Dubai: The alleged confinement of students in a Dubai school gym over non-payment of fees on Tuesday has raised questions over what recourse schools and parents have when it comes to unpaid fees.
On Tuesday, Dubai Police swung into action after receiving a call that claimed that some students at a Dubai school were allegedly confined to a gym until their parents arrived as their fees remained unpaid. “A police patrol went to the school to resolve the matter,” a police official said on Tuesday, but added that the school management denied confining the students.
While the school declined to provide a comment to Gulf News, the Knowledge and Human Development Authority (KHDA) said it is investigating the matter.
In general, KHDA is clear about what schools can and cannot do if the fees remain unpaid.
Amal Belhasa, CEO of Knowledge and Human Development Policies at KHDA, told Gulf News on Wednesday, “Schools have a right to receive fees in return for the education provided. However, as per regulations, schools are not allowed to stop students from completing their academic year or appearing for examinations due to non-payment of fees. Schools can withhold final examination results and transfer letter until the fees are paid in full as agreed between both parties. While parents are usually committed towards their financial obligations, those who need the flexibility must engage with the school and work towards agreeing on a suitable payment plan.”
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‘Challenge’ before schools
Schools on their part said recovery of dues poses a big challenge.
E.P. Johnson, President of the Sharjah Indian Association that manages the two branches of Sharjah Indian School, said, “Unpaid fees is a huge challenge for us. We have more than Dh6 million in pending fees since 2014 when our average monthly fee is just Dh400, the lowest perhaps in the country. In the case of one student, the outstanding is over Dh25,000.”
Hardpressed to recover the money, he said the school began to allow defaulting parents to pay their dues in instalments with a request letter to say they would clear the remaining amount through post-dated cheques. “This has not helped. Although we have genuine cases, there are habitual defaulters too. What they don’t understand is that it is very difficult to pay salaries and cater to other school expenses if the fees are not paid,” he said.
Johnson said despite it all, however, the school has not expelled any student on account of non-payment of fees. “Humanitarian considerations invariably take over. The law too does not allow a school to expel a student on this count.”
Gavin Walford-Wright, chief people, marketing and admissions officer of the Taaleem group of schools said, “The Taaleem family of schools works in partnership with parents to ensure that school fees are paid in full and on time through a variety of payment options.”
He said when parents are concerned about fee payment, “it’s usually out of their control: loss of employment, business owners waiting for payment from customers, family emergency, loss of education allowance and/or leaving the country. We work within the KHDA framework and provide options and payment plans; our parents want to pay for the education of their children and we want to help and support them.”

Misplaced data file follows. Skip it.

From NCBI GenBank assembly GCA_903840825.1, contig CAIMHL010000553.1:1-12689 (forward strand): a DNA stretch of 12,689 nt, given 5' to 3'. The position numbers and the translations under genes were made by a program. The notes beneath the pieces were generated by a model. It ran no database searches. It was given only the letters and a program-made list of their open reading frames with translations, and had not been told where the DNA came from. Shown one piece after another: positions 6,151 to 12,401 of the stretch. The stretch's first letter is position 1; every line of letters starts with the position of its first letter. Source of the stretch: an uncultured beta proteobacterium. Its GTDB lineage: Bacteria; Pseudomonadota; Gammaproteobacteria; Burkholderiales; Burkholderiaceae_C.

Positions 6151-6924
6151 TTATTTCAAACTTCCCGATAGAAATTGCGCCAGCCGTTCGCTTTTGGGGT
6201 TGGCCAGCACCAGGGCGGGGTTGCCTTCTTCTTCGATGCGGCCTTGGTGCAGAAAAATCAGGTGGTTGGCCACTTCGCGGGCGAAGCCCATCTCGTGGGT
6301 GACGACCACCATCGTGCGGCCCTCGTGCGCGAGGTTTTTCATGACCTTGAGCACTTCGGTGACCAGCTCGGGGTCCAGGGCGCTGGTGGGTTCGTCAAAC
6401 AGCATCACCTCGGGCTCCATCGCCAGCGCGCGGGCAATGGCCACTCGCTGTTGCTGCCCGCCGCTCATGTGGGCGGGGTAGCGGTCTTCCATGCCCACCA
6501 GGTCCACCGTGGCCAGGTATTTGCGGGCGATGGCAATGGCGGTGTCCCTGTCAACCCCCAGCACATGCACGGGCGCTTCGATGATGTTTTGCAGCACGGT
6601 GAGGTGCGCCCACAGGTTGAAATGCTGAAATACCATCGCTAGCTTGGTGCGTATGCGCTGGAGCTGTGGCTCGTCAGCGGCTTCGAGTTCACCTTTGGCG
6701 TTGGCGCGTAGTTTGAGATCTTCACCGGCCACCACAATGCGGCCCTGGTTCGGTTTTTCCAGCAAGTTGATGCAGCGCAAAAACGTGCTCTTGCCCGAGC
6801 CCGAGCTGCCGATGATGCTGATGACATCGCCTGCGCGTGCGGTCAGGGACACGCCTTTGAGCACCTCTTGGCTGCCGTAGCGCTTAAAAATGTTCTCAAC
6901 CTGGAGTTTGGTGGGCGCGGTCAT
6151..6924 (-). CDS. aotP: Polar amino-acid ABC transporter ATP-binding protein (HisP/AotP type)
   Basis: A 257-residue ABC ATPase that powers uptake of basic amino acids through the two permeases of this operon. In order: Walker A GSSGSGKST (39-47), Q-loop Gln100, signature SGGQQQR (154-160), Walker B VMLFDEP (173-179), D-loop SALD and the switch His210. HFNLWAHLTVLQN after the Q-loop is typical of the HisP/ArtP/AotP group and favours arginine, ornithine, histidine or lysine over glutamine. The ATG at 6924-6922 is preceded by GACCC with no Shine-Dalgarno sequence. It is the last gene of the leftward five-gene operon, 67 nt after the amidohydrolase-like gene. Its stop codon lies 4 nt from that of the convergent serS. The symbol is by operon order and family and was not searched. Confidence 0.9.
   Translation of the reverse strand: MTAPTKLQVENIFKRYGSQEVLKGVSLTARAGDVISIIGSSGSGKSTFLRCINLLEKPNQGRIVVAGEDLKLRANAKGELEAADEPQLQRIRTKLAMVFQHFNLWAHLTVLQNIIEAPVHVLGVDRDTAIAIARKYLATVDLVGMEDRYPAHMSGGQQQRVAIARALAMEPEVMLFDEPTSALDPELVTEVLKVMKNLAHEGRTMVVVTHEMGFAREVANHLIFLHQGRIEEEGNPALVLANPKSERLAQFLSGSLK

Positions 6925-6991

Many schools also state the implications of non-payment of fees on their websites.
Parents at a loss
Some parents, deemed as ‘defaulters’, said they expect schools to be more understanding of their situation. More often than not, good samaritans come forward to clear their dues but that is not a sustainable solution.
A debt-ridden Pakistani mum of five children in Sharjah said she was forced to discontinue their education for two months because she could not afford to pay their fees. “Thankfully, some help came my way and I was able to pay up for the last term and they could resume school. This term’s fees are due now and I keep getting reminders. My children’s results are withheld. I just wish I could get more time.”
The mum of three Bangladeshi children in Ajman – an 18 year old and a pair of twins, 13, said she also lives in the constant fear that their names will be stuck off the rolls because of unpaid fees after a family business collapsed. She said she banks on the principal’s kindness and with support from well-wishers, managed to pay their fees before the last exams.
The legal viewpoint
From a legal point of view, Bindu Chettur, lawyer with Mohammed Salman Advocates & Legal Consultants, said, “Recovery of school fees is like recovery of any money that is due to a party, so a school is well within its right to take a defaulter to court. But this is rarely done as the amounts involved in individual cases are small. But schools can be held criminally liable where corporal punishment or other restraining measures are taken against students. Thirdly, every child has a right to education under the Child Rights Law and a parent can be held liable if any form of neglect on their part is established.”
She said many parents cite financial difficulties as the reason for not paying the fees.
“But they would do well to choose a school that is within their means.”
What schools can and cannot do if the fees are not paid
- Can exercise their right to receive fees in return for education provided
- Can withhold final examination results
- Can withhold transfer letter until the fees are paid in full as agreed between both parties
- Can agree on a suitable payment plan with parents who are committed towards their financial obligations
- Cannot stop students from completing their academic year
- Cannot stop students from appearing for examinations
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